In line with its efforts to use plastic made of renewable feedstock, the company has launched the world’s first fully renewable package made from bio-based closure and coating. Its Tetra Rex milk carton in 1000 ml size boasts the use of wood fibres for its paper board, and sugar-cane derived bio-ethanol plastics, specifically high-density polyethylene (HDPE) cap, and low-density polyethylene (LDPE) neck and coating. In addition, its Tetra Brick is the world’s first aseptic packaging certified for its use of materials from renewable sources with the highest class available. According to a life cycle analysis study3, this significantly reduces carbon footprint by up to 17%. Both the Tetra Rex and the Tetra Brick use the same production process, and recycling is possible in the same stream with other packages.

Tetra Pak has aimed to launch paper straws for its portion-size cartons, explains environment manager Teera Puxsupachat. In the interim, it advises consumers to always put the straw back in the pack to ensure it goes through the recycling process.

As part of its strategy to improve packaging recyclability, Tetra Pak launched its Tetra Top Separable Top. A perforation below the top makes it easy to separate the sleeve, and to recycle both parts. This is especially a boon for markets that require such waste management.

Growing partnerships

Other F&B companies are doing their share and setting targets for 2025. Danone has committed to use 100% recycled plastic in bottling its mineral water brand, Evian.

McDonald’s is looking to use all recycled or other environmentally friendly materials for its soda cups, Happy Meal boxes and other packaging.

PepsiCo’s goal is to make 100% of its packaging recoverable or recyclable. It is also collaborating with other stakeholders to encourage packaging recovery and recycling rates.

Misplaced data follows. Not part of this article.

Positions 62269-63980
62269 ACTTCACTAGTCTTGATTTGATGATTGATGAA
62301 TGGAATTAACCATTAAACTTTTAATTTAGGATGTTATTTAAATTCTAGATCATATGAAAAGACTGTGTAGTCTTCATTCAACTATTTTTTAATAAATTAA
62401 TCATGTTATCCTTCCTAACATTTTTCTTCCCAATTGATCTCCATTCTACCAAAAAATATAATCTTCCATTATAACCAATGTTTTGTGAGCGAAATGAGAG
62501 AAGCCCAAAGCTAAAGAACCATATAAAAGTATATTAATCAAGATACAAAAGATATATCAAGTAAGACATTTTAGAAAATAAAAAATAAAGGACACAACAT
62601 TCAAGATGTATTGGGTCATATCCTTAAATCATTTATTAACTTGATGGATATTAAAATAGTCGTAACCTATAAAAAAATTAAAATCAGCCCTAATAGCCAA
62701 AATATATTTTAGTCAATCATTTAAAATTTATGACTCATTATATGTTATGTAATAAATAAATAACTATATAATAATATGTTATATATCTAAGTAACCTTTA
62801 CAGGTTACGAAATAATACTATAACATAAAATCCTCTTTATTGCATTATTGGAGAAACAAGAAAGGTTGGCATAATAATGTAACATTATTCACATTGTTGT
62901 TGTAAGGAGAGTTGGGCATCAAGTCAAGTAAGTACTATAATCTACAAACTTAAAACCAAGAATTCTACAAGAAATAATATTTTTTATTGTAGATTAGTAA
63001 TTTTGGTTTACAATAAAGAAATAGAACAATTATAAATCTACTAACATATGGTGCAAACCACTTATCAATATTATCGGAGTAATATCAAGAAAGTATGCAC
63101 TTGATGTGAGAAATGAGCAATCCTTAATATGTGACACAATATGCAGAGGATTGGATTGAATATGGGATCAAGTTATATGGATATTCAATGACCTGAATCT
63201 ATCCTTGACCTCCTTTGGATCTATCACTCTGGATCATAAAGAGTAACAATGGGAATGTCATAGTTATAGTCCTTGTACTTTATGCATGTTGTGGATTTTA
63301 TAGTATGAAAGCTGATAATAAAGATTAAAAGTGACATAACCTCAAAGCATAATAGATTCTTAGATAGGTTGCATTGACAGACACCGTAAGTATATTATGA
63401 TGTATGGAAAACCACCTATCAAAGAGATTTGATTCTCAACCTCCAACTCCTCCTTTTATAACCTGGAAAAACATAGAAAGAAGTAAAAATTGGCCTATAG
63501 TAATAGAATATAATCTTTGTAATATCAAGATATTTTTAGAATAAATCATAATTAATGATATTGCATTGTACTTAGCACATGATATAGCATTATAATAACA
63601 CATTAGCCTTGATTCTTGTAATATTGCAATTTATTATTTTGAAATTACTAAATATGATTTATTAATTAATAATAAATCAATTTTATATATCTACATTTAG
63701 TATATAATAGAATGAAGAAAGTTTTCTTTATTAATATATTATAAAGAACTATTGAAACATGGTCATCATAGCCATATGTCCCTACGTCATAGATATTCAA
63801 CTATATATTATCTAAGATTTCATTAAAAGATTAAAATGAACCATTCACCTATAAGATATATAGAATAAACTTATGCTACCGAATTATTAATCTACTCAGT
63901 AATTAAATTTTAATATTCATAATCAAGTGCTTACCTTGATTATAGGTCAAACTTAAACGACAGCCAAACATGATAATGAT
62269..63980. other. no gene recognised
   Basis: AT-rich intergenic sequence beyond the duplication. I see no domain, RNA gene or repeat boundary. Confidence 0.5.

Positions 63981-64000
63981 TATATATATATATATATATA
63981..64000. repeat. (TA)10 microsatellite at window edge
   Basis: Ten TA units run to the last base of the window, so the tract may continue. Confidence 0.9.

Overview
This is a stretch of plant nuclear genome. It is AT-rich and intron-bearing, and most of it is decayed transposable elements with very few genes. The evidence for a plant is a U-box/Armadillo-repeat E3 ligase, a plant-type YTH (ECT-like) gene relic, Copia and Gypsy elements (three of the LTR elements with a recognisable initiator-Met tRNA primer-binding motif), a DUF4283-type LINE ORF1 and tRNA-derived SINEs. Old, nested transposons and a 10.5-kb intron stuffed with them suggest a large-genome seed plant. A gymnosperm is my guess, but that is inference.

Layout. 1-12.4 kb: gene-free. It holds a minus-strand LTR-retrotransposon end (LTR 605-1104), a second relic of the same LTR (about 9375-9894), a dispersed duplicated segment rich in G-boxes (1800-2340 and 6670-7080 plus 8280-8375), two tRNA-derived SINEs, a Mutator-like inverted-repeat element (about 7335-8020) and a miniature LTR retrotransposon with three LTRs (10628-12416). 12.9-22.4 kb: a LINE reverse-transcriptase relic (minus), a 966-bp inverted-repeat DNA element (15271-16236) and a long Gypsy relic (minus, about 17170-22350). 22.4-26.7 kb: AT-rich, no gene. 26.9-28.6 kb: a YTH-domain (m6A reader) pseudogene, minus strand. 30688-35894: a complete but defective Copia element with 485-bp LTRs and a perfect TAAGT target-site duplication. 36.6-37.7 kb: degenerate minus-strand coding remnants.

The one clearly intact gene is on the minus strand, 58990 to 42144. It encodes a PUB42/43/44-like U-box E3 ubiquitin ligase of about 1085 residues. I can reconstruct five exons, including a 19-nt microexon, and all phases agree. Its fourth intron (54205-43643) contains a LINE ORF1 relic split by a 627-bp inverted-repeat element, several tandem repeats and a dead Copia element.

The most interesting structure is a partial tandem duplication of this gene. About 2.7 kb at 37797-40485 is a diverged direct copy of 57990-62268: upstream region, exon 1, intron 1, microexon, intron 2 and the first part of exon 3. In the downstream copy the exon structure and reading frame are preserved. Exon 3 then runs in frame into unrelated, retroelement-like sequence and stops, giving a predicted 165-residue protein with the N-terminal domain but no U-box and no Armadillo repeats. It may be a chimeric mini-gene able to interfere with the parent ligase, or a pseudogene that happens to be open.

“Self-regulation is always better for industries,” according to Janet Salem of the UN Environment Asia and the Pacific Office. But if this does not work, fines and regulations are options.

The UN Environment lays the groundwork for implementing these in its 10-point roadmap for levies and bans.

As a first step, it calls for knowing the baseline: identify the most problematic single-use plastics; assess current causes, extent and impacts as well as evaluate consumer’s willingness to pay.

Secondly, it says there is a need to evaluate possible actions to take including regulatory, voluntary, economic or a combination of the previous three. Once the preferred action is identified, the next step is to assess its impact.

All hands on deck

Stakeholder engagement is key says the leading global environmental authority. Everyone from the central and local governments, industries, retailers, waste management authority, the citizens and tourism associations, has to be in on the fight. In raising awareness, be it through educational programmes, TV ads and campaigns, the message according to the UN Environment should include an explanation why the policy is being introduced, and what are the expected benefits and potential punitive measures.

The UN agency adds that in promoting alternatives, the considerations should not only focus on being environment-friendly but also on being affordable and in fitting purpose. It identifies incentivising industry as a way to get buy-in and that it should allow for the transition, offer tax rebates, and keep certain eco-friendly materials tax free.

The UN agency also stresses the need to ringfence revenues to support waste management, recycling, environmental projects and financing awareness initiatives. Effective enforcement requires setting roles and responsibilities, ensuring sufficient human manpower for enforcements, communicating enforcements process, as well as prosecuting offenders in line with policy revision. Of course, as efforts take off and gain traction, monitoring becomes inevitable through audits, surveys, studies and interviews to also guide possible adjustments in policy.  - JEAN ALINGOD GUITTAP

References

1Turning the Tide on Plastic Waste, presented by Janet Salem Sustainable Consumption and Production, UN Environment Asia And the Pacific Office, at ProPak Asia 2018

2Coca-Cola Announces New Investments in Enhanced Recycling as Part of ‘World Without Waste’ Vision. https://www.coca-colacompany.com/stories/coca-cola-announces-new-investm...

3Life Cycle Analysis study conducted by IVL 2016 for Nordic and Germany

4Tetra Pak Plastic Strategies, presented by Teera Puxsupachat Environment Manager, Tetra Pak, at ProPak Asia 2018

 

Comment

Not interesting to Very interesting
Image CAPTCHA
Enter the characters shown in the image.
 

We use cookies on this site to enhance your user experience. By clicking any link on this page you are giving your consent for us to set cookies.